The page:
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Thursday 17

GET MOUNTED. Mounted and Pinned. It's about butterflies ...

This one-act number from South Carolina playwright Sarah Hammond is really about feeling trapped, being in love and the trappings of being in love with jerks, freaks, skinny artists and lepidopterists (entomologists who specialize in the study of butterflies and moths).

See the world premiere of Mounted and Pinned performed by the crazy folks at Horror Unspeakable Productions, who brought you The Exiled.

The show starts at 8 tonight through Saturday at the Cabaret Theater at the Temple of Music and Art. Tickets cost $6. For tickets, or more information, call 884-4353.


Friday 18

WHO WANTS TO MARRY A MILLIONAIRE? Every man in Pontevedro does when The Merry Widow is in town.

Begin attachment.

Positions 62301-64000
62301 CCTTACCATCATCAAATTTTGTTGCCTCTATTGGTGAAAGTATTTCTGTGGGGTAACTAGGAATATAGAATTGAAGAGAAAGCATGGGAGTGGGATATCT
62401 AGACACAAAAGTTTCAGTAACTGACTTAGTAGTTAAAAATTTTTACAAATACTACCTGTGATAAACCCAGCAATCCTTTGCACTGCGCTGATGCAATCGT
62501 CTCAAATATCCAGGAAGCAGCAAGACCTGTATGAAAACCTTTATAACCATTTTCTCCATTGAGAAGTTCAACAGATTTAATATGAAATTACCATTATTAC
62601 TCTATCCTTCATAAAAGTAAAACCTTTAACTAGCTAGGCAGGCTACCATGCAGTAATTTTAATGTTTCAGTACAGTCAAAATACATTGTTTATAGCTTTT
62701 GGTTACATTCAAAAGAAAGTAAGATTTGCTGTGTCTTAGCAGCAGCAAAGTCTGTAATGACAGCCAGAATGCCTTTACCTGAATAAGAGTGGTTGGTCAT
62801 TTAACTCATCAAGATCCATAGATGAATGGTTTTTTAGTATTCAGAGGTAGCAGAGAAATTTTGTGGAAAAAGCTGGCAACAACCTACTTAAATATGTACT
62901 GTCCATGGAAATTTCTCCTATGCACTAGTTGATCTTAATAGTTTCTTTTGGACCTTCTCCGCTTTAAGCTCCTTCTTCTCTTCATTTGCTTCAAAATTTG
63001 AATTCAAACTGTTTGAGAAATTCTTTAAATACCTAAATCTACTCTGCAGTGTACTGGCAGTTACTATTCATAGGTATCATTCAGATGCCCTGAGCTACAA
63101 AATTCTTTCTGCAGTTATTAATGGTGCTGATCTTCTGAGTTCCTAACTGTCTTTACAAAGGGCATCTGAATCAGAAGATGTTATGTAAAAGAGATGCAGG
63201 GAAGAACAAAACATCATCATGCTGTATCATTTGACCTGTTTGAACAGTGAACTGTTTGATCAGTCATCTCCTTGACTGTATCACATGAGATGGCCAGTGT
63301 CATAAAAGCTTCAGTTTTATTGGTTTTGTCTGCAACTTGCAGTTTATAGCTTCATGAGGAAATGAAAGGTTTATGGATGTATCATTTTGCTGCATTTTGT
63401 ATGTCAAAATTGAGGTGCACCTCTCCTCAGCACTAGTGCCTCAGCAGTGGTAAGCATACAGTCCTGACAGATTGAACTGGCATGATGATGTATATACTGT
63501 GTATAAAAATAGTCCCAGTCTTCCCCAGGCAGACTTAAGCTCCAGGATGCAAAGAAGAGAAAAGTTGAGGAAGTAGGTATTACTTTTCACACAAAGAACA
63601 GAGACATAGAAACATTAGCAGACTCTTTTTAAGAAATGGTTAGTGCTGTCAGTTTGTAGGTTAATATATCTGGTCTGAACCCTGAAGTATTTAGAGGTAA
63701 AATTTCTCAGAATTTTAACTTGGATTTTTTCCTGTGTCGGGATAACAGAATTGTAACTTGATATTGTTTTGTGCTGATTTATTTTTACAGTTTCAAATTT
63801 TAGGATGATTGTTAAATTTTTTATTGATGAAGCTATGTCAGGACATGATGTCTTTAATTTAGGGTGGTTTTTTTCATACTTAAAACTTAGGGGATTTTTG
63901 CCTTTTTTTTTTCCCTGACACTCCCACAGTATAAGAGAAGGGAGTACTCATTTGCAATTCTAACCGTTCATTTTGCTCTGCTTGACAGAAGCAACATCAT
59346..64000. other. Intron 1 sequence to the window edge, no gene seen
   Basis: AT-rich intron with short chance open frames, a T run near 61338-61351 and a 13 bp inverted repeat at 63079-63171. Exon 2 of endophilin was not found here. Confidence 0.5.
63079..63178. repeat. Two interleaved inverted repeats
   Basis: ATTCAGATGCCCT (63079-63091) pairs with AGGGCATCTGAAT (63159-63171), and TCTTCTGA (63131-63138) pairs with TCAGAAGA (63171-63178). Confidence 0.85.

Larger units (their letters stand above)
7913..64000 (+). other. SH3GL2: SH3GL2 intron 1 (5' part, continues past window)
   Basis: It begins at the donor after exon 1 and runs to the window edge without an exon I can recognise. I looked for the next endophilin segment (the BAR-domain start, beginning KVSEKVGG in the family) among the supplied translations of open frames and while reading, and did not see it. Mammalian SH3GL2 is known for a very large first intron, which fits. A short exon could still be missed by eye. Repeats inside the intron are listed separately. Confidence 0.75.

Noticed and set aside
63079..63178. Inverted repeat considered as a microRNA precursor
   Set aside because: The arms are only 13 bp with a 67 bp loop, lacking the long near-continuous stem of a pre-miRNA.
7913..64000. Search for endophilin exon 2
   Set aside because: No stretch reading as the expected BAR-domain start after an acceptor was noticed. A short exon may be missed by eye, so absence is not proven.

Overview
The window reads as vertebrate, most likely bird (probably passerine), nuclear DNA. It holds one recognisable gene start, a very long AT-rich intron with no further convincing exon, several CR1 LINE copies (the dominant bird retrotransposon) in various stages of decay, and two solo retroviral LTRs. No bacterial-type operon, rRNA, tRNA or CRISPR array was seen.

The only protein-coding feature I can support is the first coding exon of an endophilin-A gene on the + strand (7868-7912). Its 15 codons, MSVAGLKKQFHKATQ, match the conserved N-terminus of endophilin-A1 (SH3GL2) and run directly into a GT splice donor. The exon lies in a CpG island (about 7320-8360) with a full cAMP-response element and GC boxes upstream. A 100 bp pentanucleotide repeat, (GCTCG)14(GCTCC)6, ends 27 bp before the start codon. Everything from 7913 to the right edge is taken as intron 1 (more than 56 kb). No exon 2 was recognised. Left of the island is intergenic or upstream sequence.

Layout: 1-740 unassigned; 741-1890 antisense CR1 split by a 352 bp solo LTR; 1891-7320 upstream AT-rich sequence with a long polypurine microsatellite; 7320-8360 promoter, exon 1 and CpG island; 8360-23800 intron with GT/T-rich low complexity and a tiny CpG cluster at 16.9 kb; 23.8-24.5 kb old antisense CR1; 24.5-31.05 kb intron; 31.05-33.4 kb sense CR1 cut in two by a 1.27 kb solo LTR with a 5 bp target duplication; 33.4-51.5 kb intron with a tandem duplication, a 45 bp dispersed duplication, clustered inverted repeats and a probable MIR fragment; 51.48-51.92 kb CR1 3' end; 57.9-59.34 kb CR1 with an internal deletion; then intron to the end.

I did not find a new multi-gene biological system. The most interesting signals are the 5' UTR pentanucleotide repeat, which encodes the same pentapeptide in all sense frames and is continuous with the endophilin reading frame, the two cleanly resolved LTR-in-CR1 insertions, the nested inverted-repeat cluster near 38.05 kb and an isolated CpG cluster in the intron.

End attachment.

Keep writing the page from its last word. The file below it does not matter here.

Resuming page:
Come waltz with The Merry Widow as Arizona Opera--for the first time since 1985--presents this delightful Franz Lehar operetta. The production will be sung in English, with English surtitles projected above the stage.

The magic of turn-of-the-century Paris comes to life thanks to the incredible sets designed by Michael Yeargan. Evoking the opulent Art Nouveau style popular during the times, the sets contain the striking, decorative elements made famous by artists such as Aubrey Beardsley and Louis Comfort Tiffany.

The Merry Widow features Diane Alexander, who is enjoying a flourishing career with opera companies and orchestras around the country, and who will be remembered from Arizona Opera's last production of The Marriage of Figaro.

Performances begin at 7:30 tonight and Saturday, with a matinee scheduled for 2 p.m. Sunday at the Tucson Convention Center Music Hall, 260 S. Church Ave. Ticket cost $25 to $72. To order, call Ticketmaster at 321-1000 or the opera company at 293-4336. For more information, call 293-4336, ext. 16 or visit www.azopera.com.